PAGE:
The Maduro government’s latest power play – in which loyalist judges appointed the board that will oversee end-of-year elections – is evidence to many in the Venezuelan opposition that talking is fruitless. But negotiations remain the only route to a stable outcome for the country’s protracted crisis.
Venezuela has so far been spared the worst of the COVID-19 pandemic. However, the global economic crisis sparked by the coronavirus, on top of the existing humanitarian emergency and the impact of U.S. sanctions, threatens to produce a catastrophe. In this excerpt from the Spring Edition of our Watch List 2020 for European policymakers, Crisis Group urges the EU to support a resolution of the political crisis and to take measures to alleviate the humanitarian emergency.
Geography, economics and migration patterns dictate that Colombia and Venezuela, which severed diplomatic ties in 2019, will confront the coronavirus pandemic together. The two countries should temporarily mend their relations, and the Venezuelan factions should pause their duel, to allow for a coordinated humanitarian response.
Just as Venezuela’s number of COVID-19 cases topped 100, the U.S. indicted President Nicolás Maduro and others on drug trafficking charges. This ill-timed move will likely fail. The only sensible course is sanctions relief and negotiations between government and opposition over a humanitarian truce.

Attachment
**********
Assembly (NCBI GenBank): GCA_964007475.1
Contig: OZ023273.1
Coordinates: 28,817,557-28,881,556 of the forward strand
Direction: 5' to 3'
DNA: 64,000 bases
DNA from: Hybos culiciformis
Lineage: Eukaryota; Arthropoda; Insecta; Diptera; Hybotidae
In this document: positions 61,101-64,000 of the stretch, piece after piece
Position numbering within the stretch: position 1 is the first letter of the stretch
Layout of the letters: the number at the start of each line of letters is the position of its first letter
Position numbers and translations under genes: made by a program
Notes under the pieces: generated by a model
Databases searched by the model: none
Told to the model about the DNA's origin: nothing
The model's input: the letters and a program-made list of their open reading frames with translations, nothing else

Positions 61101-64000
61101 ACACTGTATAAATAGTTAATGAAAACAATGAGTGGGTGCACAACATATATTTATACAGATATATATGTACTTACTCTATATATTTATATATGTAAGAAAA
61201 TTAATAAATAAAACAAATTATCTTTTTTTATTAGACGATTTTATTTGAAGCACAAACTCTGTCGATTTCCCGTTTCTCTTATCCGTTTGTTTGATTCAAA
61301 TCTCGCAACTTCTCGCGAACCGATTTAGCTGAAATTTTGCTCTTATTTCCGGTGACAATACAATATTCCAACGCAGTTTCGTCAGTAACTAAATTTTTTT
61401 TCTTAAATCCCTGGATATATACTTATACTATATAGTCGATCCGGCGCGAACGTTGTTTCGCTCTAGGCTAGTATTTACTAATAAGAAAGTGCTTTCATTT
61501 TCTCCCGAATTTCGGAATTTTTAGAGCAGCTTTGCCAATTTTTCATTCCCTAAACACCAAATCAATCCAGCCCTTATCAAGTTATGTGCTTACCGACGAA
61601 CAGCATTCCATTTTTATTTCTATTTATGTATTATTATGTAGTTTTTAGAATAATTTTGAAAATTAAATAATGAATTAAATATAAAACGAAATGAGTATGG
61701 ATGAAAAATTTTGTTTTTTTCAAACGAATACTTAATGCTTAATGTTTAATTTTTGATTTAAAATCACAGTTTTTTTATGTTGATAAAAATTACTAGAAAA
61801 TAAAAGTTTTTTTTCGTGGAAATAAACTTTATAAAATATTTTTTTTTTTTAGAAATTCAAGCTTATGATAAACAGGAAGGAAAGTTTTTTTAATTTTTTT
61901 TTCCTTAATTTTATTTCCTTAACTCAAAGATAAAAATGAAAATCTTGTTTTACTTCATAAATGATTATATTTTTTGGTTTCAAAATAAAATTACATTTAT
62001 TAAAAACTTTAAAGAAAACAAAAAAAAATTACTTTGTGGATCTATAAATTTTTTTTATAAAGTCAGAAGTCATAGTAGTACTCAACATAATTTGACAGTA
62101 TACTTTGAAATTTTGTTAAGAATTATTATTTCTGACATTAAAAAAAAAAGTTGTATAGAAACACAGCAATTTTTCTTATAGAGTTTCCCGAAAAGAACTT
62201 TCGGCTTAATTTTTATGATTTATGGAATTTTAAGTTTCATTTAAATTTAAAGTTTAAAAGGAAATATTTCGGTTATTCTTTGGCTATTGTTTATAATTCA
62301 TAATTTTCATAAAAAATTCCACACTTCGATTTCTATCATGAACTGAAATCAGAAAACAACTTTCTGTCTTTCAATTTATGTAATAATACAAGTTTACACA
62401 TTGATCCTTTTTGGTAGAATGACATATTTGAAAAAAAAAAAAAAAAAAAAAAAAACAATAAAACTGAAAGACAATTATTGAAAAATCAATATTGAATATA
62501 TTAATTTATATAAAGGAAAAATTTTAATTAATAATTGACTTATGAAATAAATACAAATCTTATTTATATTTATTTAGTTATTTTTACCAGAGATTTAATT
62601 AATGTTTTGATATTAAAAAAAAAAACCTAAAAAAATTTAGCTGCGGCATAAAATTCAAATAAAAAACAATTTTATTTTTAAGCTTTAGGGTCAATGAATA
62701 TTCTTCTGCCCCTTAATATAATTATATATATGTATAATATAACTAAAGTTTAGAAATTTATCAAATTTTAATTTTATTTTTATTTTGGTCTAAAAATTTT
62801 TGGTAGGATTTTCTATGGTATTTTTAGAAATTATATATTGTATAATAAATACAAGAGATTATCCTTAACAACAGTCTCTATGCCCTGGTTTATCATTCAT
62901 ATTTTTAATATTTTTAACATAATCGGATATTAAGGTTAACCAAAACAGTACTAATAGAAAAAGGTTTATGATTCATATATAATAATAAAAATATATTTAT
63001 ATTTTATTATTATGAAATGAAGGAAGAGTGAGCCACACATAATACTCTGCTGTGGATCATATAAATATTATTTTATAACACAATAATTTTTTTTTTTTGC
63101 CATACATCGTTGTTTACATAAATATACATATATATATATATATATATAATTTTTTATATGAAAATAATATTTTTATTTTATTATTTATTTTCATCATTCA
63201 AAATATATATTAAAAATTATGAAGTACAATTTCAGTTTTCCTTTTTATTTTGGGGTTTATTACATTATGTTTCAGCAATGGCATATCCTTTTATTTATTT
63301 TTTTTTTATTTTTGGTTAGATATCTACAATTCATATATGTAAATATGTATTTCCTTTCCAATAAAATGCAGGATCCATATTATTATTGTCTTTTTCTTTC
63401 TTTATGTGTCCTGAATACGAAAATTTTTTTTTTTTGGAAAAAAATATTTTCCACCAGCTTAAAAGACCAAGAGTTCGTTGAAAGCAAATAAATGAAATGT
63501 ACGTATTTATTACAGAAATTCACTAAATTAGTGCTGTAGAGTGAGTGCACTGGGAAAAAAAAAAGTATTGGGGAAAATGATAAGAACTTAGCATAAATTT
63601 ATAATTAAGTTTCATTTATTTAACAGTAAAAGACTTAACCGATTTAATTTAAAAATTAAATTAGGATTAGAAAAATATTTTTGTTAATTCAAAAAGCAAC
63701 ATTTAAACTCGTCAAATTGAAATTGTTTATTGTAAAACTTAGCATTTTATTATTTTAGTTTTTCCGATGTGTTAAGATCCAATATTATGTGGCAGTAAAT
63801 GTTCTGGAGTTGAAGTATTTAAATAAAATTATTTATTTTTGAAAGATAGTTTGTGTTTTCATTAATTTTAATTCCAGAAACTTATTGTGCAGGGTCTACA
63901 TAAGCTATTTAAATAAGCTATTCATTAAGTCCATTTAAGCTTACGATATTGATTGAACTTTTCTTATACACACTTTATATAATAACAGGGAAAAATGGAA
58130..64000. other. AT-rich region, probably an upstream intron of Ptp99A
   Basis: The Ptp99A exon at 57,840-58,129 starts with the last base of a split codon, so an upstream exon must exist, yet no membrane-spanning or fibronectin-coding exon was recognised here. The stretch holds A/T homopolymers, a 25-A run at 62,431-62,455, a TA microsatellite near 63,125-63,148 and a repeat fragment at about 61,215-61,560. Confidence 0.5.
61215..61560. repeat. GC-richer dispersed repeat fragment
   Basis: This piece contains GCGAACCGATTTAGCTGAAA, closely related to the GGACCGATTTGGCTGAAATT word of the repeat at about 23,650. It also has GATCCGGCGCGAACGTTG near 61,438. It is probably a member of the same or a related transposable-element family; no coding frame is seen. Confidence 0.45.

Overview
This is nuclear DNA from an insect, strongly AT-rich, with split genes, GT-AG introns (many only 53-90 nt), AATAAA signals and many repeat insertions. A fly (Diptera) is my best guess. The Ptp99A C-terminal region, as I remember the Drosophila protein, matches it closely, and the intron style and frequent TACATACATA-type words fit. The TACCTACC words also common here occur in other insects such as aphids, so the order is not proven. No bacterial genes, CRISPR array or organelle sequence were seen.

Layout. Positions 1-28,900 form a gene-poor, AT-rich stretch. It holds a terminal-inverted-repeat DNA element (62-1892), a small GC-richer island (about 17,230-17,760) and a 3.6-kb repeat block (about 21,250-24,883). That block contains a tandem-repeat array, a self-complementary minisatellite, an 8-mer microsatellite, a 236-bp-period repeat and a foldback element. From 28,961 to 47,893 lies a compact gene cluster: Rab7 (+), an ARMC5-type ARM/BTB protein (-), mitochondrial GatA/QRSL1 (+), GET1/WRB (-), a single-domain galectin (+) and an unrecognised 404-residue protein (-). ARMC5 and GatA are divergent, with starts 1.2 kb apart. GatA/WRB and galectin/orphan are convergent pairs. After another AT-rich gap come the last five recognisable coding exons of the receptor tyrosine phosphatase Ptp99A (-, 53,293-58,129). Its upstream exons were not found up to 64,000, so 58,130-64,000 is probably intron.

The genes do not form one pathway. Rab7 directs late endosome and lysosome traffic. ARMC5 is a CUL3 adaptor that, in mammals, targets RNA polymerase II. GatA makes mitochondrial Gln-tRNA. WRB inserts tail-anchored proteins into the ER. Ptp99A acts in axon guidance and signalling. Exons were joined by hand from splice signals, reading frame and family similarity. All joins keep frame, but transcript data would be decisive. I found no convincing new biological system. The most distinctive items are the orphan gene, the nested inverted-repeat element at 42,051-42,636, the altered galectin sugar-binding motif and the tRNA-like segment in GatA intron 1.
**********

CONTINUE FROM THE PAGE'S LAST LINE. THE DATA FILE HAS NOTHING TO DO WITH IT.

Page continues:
Venezuela’s political showdown appears deadlocked. President Nicolás Maduro remains firmly in place over a year after the opposition behind Juan Guaidó mounted its campaign to supplant him. The gap between the sides is wide, but conversations with pragmatists reveal the outlines of a potential compromise.
Crisis Group visited La Guajira, in Colombia’s far north east, where a new cohort of Venezuelan migrants are now seeking refuge. It consists of the most vulnerable, including poor expectant mothers, unaccompanied children and the sick, people with no defence against the predations of armed bands.
As Venezuela’s economy plumbs the depths of collapse, a new cohort of refugees is trekking across parched landscapes to Colombia. It consists of the most vulnerable, including poor expectant mothers, unaccompanied children and the sick, people with no defence against the predations of armed bands.
Power in Venezuela is slipping away from state institutions and concentrating in the hands of criminals, guerrillas and other non-state actors. Any new negotiations between government and opposition must consider how to defang these armed irregulars, who might otherwise scuttle an eventual settlement.
Amid political turmoil around Bolivia’s election last year, protesters from both sides took to the streets, and election-related violence killed at least 36 people. In this excerpt from our Watch List 2020 for European policymakers, Crisis Group urges the EU to work closely with all political parties to make sure a timely and credible presidential election takes place.
The government of Nicolás Maduro has seized control of Venezuela’s parliament, robbing the opposition of its platform for negotiating a way out of the country’s political crisis. An already long, damaging conflict could drag on if outside powers cannot persuade the government to reverse course.